Furthermore, the large majority hope to see cures for some major cancers (79.1%) and treatment for dementia (74.4%) in their lifetime.
Older means wiser: More than two-thirds frustrated with poor public representation of Australia’s over 50
Turning the meaning of ‘senior’ on its head, and what it means to younger generations, Australia’s over 50s believe that being ‘older’ means ‘wiser’ with seven in 10 (72.5%) feeling this way.
Despite the fact Australia’s over 50s come with life experience and wisdom, this demographic believes ageism is still prevalent and very much a real aspect of today’s society. Seven in 10 (70.2%) feel ageism is driven by the population at large and that it is more of an issue for those who are retired. A similar amount (69.5%) do not feel general public perceptions of seniors reflect how they see themselves. Other annoyances faced by those surveyed include, being perceived as not being tech savvy (62.1%); unable to keep up with the times (54.8%) and being viewed as less productive (40.4%) or intolerant (34%).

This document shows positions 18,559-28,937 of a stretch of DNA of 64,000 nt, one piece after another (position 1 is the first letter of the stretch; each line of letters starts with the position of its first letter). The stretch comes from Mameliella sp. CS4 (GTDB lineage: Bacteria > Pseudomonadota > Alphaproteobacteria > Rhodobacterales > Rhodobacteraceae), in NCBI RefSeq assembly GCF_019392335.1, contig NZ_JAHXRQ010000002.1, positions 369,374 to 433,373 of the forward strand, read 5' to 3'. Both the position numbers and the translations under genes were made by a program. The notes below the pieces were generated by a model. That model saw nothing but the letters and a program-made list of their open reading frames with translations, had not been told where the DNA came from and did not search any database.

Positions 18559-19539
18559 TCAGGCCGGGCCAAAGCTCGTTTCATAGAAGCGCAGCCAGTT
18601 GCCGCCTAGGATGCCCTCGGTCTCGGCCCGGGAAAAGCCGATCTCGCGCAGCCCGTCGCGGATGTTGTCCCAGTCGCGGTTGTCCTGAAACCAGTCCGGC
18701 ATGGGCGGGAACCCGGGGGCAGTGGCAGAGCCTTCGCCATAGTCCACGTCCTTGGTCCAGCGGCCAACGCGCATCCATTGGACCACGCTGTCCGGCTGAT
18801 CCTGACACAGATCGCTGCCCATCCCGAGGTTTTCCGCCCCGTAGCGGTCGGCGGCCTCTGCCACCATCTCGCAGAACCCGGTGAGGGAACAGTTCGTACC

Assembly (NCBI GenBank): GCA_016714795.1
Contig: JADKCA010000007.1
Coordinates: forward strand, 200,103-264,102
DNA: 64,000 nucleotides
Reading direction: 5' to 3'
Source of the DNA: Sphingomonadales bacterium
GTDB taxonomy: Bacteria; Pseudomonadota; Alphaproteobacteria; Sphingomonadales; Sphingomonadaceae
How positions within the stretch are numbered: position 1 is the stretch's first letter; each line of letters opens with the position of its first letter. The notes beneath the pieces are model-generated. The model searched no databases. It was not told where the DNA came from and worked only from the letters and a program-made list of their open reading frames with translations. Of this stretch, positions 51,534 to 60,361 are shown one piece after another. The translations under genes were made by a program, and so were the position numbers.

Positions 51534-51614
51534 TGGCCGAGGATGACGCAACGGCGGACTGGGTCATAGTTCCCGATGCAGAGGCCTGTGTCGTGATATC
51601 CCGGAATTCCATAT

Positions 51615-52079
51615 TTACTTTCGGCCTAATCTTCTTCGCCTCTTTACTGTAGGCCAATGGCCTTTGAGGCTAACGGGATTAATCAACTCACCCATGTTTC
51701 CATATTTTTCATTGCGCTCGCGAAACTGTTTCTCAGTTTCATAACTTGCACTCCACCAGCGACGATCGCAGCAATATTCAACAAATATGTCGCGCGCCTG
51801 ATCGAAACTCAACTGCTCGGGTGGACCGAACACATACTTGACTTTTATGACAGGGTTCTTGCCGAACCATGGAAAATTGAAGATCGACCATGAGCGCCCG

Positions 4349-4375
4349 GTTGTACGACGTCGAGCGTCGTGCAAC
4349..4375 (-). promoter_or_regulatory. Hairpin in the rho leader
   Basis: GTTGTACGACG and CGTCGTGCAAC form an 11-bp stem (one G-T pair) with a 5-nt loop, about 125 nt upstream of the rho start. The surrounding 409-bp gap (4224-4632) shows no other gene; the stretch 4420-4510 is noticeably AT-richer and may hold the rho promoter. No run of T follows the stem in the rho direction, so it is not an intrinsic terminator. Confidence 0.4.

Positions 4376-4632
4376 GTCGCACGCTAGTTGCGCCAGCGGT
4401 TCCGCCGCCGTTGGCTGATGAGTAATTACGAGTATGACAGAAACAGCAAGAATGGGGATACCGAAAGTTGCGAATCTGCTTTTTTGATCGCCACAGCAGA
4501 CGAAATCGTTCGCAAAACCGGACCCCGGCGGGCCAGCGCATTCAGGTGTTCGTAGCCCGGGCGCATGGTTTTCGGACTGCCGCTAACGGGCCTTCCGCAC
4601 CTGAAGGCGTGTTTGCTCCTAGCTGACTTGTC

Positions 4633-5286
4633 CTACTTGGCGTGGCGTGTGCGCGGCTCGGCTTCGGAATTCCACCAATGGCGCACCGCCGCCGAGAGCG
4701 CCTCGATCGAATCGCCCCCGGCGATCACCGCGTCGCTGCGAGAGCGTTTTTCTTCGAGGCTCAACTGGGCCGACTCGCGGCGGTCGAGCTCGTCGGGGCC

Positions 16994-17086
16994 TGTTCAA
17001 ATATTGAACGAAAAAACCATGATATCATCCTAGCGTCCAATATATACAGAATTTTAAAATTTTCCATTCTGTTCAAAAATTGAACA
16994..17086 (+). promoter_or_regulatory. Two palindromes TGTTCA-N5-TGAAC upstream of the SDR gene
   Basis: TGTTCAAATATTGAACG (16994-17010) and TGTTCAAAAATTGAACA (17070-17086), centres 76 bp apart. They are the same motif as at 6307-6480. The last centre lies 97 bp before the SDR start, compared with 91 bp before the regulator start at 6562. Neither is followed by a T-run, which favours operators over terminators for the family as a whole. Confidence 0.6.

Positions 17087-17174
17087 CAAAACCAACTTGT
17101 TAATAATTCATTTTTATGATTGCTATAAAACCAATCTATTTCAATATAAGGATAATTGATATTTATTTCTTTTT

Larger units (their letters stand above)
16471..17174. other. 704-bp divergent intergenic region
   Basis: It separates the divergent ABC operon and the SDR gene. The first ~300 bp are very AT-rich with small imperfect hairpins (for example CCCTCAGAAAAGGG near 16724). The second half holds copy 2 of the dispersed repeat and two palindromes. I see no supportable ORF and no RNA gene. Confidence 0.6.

And, regardless of this cohort having decades of experience in the workforce and younger generations having the potential to learn from them, a large majority (87.4%) think ‘ageism’ in the workplace is widespread these days, with a similar amount (87.4%) feeling it is a serious issue affecting over 50s. Furthermore, four in five (79.8%) believe the government does not do enough to entice businesses to employ over 50s.
Nevertheless, a considerable amount of over 50s (93.9%) think that seniors today are a lot more connected to the world than past generations due to advancements in technology.
“We’re living longer than ever before, and this presents both opportunities and challenges for all Australians. We wanted to examine these in detail and understand what the current and future impacts are, and will be, for Australia’s over 50s. Through insights gained from our research we are hoping to shed light on the issues facing this demographic such as public perceptions, ageism and the three-quarter life crisis, and ultimately shift some of the common misconceptions that exist.”
For further insights and more information on Australian Seniors visit https://www.seniors.com.au/news-insights/discover/australian-seniors-series-the-100-year-lifespan